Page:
Sallie Mae recently announced that it will split into two companies: one to handle the servicing of federal student loans and the other to handle the origination of private student loans. Each company will be publicly traded and the split is expected to be complete within 12 months.
Currently, the company that will service federal student loans will control the majority of Sallie Mae’s pre-split assets. However, Sallie Mae’s split sends strong signals that the lending giant is most interested in the future market for private student loans.
In 2010, Congress altered the Federal student loan program by slashing $60 billion in Federal subsidies that had underpinned much of the private market for student loans. This move reflected Congress’ desire to begin lending directly to students. However, rising tuition costs and limited availability of federal loans has created a renewed demand for private student loan lending. This burgeoning market is the catalyst for the Sallie Mae split.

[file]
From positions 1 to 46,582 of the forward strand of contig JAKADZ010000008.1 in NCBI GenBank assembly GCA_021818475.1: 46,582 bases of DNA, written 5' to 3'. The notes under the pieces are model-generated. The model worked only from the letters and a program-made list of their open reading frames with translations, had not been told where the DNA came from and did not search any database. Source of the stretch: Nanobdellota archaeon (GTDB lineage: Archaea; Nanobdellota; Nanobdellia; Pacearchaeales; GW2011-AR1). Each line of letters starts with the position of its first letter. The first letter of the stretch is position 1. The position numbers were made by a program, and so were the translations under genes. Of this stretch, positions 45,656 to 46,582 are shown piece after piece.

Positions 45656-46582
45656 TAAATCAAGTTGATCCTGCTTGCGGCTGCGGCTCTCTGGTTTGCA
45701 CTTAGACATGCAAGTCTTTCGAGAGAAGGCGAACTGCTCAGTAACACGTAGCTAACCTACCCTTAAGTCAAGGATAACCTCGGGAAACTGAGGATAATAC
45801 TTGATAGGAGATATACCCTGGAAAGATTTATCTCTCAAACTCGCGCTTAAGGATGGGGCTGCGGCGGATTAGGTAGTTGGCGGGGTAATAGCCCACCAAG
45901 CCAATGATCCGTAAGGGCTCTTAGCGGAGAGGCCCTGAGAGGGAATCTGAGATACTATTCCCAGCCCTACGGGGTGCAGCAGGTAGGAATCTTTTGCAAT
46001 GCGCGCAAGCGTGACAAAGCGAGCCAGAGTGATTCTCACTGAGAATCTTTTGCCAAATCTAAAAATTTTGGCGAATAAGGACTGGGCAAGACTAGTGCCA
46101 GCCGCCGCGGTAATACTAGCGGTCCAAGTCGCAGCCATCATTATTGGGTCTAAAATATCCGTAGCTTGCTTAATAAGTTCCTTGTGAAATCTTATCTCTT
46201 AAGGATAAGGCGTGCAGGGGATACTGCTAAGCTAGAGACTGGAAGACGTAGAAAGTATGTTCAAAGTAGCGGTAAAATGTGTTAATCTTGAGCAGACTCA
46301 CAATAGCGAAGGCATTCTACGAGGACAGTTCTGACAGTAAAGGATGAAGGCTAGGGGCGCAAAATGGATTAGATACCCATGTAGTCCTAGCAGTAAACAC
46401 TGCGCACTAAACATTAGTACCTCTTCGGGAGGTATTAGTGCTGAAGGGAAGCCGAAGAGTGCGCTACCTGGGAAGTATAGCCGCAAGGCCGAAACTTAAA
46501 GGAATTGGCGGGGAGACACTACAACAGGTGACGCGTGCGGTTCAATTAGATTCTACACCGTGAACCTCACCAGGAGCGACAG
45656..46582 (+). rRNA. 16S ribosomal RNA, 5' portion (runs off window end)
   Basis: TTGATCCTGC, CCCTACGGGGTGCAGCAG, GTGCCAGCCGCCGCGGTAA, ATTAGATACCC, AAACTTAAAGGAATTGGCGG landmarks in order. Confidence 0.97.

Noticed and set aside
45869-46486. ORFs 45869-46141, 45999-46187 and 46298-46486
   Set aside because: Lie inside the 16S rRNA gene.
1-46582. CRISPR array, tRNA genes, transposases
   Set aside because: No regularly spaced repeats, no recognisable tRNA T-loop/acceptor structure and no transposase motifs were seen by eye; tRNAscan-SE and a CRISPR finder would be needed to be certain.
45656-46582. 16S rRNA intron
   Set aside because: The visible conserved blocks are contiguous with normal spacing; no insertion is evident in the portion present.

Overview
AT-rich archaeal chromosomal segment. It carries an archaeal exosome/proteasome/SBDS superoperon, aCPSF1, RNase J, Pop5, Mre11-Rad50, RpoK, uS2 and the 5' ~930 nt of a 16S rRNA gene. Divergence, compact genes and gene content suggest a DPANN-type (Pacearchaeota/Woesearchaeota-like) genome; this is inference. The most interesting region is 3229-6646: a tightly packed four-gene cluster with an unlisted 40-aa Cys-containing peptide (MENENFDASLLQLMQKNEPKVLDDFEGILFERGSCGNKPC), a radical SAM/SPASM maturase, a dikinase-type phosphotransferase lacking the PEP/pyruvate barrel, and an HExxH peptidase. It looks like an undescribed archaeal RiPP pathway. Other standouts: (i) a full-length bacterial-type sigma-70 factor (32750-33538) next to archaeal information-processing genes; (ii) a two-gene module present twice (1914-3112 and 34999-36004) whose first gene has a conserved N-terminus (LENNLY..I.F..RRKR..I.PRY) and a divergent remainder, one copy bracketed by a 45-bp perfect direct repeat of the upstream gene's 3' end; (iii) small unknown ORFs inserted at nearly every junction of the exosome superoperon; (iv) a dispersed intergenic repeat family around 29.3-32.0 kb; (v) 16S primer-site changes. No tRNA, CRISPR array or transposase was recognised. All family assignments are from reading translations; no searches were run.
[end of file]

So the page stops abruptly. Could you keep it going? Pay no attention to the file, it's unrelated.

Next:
Much of the success of Sallie Mae’s “bet” will hinge on how the Obama administration and Congress address student lending. Increased availability of Federal student aid will hamstring demand for loans in the private market as federal loans offer lower interest rates, interest rates that are fixed, and other protections that allow borrowers to peg their payment to income level. However, if the cost of tuition continues to rise faster than amount of available federal aid, the private market for student loans will likely continue to grow to pre-recession levels.